The claims of Mithras visited by shepherds at birth or having 12 apostles lacks documented evidence. This is simply a cheap attempt to “christianize” the myths of Mithras and create a false parallel with Christ. A scholar admits: “We possess virtually no theological statements either by Mithraists themselves or by other writers.” [6]

The alleged salvific death of Mithra is based on an inscription that says “and you have saved us … in the shed blood.” But no written narrative or theology from Mithraism survives and limited information can be derived from these inscriptions. “However, in the absence of any ancient explanations of its meaning, Mithra’s iconography has proven to be exceptionally difficult to decipher.” [7] According to Robert Turcan, Mithraic salvation had little to do with the other worldly destiny of individual souls, but was based on the Zoroastrian pattern of man’s participation in the cosmic struggle of the good creation against the forces of evil. That is far from what the New Testament teaches.

The so-called “last supper” by Mithras is a fanciful deduction from the ritual meal Mithraists observed. Modern critics, deploying a twisted logic, assume that since Mithraism had such ritual meals and it supposedly was older, Christianity must have stolen the idea from them! This hypothesis falls flat on its face. Most of the textual evidence for Mithraist doctrine was written after the New Testament was widely circulated.

There is even possibility that Mithraism adopted the communion rite from Christianity, because they had no concept of death and resurrection of their god. Justin Martyr, in his First Apology (chapter 66) accused the Mithraists of diabolically imitating the Christian communion. David Ulansey therefore concludes:

“Owing to the cult’s secrecy, we possess almost no literary evidence about the beliefs of Mithraism. The few texts that do refer to the cult come not from Mithraic devotees themselves, but rather from outsiders such as early Church fathers, who mentioned Mithraism in order to attack it, and Platonic philosophers, who attempted to find support in Mithraic symbolism for their own philosophical ideas. [8]

In light of the post-Christian origins of the mysteries of Mithras, Dr. Edwin Yamauchi states “Those who seek to adduce Mithra as a prototype of the risen Christ ignore the late date for the expansion of Mithraism to the west” [9]

Zeus and Jesus

Some uninformed critics and misguided Christian assert Jesus was modelled after Zeus by some crypto-pagans in the early church who stripped Christianity of its Hebrew roots and changed the Saviour’s name into a pagan god’s to merge it with paganism. A. B. Triana wrote in Origins of Christianity:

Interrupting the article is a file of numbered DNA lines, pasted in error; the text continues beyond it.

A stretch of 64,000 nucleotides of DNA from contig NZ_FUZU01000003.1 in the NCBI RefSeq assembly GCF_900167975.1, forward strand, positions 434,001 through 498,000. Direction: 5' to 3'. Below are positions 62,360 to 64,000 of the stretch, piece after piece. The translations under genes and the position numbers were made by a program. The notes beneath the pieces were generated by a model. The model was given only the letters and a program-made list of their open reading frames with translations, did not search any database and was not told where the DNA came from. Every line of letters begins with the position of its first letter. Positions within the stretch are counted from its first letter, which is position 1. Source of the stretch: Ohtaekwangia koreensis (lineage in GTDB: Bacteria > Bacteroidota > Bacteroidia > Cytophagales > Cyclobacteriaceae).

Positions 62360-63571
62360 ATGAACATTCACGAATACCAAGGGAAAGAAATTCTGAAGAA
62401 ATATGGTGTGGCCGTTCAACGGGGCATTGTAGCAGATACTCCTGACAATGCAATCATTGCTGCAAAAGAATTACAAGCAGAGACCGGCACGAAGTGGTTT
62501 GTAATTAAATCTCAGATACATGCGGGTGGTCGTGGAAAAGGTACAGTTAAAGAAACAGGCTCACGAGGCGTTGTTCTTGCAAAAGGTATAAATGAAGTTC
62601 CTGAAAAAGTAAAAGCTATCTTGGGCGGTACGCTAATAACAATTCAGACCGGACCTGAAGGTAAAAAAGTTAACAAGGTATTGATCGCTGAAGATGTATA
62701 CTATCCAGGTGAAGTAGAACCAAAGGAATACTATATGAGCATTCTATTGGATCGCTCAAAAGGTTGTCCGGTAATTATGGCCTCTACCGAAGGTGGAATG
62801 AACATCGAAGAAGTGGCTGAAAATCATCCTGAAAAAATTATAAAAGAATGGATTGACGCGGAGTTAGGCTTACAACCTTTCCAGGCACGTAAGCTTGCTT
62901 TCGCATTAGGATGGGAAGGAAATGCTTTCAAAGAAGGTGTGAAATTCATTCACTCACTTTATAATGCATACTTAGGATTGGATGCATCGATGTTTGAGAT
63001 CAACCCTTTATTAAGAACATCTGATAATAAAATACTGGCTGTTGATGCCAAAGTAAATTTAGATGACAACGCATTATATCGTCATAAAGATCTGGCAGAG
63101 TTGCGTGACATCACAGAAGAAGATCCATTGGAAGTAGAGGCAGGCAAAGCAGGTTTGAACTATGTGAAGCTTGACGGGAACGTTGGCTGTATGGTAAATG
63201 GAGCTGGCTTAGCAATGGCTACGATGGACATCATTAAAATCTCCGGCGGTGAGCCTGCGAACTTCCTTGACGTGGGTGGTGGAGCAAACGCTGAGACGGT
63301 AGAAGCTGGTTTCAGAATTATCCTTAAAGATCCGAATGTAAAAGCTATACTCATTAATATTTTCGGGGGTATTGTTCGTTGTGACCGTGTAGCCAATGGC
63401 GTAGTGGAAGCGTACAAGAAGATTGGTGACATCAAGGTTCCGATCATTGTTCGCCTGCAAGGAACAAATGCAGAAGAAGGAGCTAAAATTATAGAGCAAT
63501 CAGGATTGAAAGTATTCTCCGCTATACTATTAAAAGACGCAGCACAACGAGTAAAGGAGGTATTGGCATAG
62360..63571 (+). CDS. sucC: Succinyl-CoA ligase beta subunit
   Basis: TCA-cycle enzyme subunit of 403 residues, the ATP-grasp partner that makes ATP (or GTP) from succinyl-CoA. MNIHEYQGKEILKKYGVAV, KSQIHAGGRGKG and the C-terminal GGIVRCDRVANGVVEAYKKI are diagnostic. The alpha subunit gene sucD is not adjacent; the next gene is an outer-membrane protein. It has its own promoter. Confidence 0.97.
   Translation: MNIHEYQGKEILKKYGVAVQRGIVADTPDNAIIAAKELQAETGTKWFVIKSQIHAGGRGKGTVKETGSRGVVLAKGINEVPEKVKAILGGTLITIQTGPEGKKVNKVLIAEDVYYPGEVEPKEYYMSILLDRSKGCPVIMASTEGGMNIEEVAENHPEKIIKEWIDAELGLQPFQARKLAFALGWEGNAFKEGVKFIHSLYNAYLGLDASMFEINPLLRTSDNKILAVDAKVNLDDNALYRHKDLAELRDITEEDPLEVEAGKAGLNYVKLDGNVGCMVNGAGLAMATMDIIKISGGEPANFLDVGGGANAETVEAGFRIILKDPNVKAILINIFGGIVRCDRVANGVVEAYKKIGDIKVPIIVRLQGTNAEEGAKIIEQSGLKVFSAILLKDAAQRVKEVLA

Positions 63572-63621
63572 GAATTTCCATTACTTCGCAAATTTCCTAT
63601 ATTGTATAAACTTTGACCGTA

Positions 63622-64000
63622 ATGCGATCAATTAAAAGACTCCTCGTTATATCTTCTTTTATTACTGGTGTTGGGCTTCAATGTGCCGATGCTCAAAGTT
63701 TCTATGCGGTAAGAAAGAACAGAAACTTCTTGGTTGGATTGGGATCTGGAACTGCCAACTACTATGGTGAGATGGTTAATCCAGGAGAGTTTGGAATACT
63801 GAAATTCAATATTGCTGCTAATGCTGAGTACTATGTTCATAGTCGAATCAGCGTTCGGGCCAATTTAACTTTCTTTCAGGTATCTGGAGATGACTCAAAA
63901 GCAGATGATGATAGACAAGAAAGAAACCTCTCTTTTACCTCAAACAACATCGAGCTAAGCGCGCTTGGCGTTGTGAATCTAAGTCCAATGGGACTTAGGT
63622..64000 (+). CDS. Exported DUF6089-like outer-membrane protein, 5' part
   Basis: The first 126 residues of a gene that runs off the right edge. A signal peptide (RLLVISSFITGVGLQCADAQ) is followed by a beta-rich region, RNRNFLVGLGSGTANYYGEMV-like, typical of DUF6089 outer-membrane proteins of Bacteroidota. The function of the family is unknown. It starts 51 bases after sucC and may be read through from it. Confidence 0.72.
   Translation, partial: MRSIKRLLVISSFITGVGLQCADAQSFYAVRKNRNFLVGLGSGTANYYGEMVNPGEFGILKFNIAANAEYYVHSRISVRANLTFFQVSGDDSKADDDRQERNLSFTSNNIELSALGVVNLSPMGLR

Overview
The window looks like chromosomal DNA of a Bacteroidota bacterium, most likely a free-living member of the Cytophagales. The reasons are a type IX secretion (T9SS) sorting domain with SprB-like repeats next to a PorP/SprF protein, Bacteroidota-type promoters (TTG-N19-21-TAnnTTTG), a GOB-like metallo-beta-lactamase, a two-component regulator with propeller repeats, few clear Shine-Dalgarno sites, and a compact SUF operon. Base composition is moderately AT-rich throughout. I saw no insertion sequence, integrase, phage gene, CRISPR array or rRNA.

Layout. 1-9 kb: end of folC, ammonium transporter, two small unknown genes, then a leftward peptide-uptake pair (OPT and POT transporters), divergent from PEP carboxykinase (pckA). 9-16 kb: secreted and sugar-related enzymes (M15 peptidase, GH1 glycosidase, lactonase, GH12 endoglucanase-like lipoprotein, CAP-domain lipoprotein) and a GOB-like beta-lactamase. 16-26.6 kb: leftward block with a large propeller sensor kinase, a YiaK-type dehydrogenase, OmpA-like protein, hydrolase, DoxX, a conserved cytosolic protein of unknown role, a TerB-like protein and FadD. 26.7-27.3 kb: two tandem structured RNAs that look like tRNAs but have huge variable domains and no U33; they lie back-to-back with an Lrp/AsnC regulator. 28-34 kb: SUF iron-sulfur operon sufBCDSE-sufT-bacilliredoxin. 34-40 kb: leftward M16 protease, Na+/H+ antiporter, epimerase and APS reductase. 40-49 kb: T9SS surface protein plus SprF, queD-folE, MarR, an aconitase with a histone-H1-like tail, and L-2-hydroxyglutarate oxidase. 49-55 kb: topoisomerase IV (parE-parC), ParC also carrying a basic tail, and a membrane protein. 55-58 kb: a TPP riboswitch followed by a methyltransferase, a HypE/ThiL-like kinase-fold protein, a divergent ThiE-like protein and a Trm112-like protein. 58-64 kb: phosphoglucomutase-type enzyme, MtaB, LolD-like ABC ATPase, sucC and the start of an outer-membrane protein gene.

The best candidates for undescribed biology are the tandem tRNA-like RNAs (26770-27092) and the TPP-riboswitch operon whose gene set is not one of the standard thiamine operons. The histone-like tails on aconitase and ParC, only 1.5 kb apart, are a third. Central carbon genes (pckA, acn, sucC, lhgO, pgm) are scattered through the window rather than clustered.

They (the Graeco-Roman World) had worshiped Zeus as the supreme deity. Their savior was Zeus, so now they were ready to accept Jehoshua as Jesus – Ieosus, meaning hail Zeus. Now our translated scriptures say that Jahwah’s (Jehovah’s) Son’s name is Jesus, which is a compound word made up of Ie and Zeus (Hail Zeus)

Proponents of this bizarre conspiracy theory (mostly Hebrew Roots adherents) are not only bereft of proofs, they are also stumped by their own imaginations. They teach that anyone who uses the name of Jesus instead of His Hebrew name Yahshua is worshipping a false god and not saved. In fact, the Hebrew name of Jesus is Yeshua, a form of the name Joshua and both mean the same: “Yahweh is salvation.”

The similarity in pronunciation between Ieosus and Zeus doesn’t imply a borrowing of one from the other. To suggest that the name Bruno was derived from Juno is a phonetic fallacy. The Greek word for “hail” is xaipe or xaipete and it’s not a constituent of the Greek name Ieosus, so the “hail Zeus” accusation is hinged on wholesale ignorance.

Ieosus is the Greek name of Christ and that was the language in which the NT was written. First century works of Jewish historian, Josephus Flavius – written in Koine Greek – refer to at least 20 different people with the name Jesus (i.e Ieosus). [10] The Hebrew name of Jesus is not “too sacred” to be transliterated into another language neither does its translation change its meaning. God’s name is not limited by human language.

The name of Jesus given in Matthew 1:21 is the one by which men shall be saved from their sins. This name carries the same power and authority whether as Iesus (Latin), Yasu (Arabic) or Jesu (Yoruba). The name “Jesus” is the Anglicized form of Ieosus or Yeshua and it has nothing to do with Zeus. No informed person with a modicum of intellectual honesty would claim Jesus is a copy of Zeus. His infancy narrative alone has varying accounts. One version says he was raised by Gaia, another says by a goat named Amalthea, another says by a nymph Adamanthea, another says a nymph named Cynosura, yet another says by a shepherd family.

Some critics have also attempted to forge a link between Christ and Dionysus, the Greek god of grape, wine, ritual madness, fertility, theatre and religious ecstasy. The mysteries of Dionysus was known as a ‘cult of souls’ in which priests forged necromantic links with the dead. But the Lord Jesus “has destroyed death and has brought life and immortality to light through the gospel” (2 Tim. 1:10).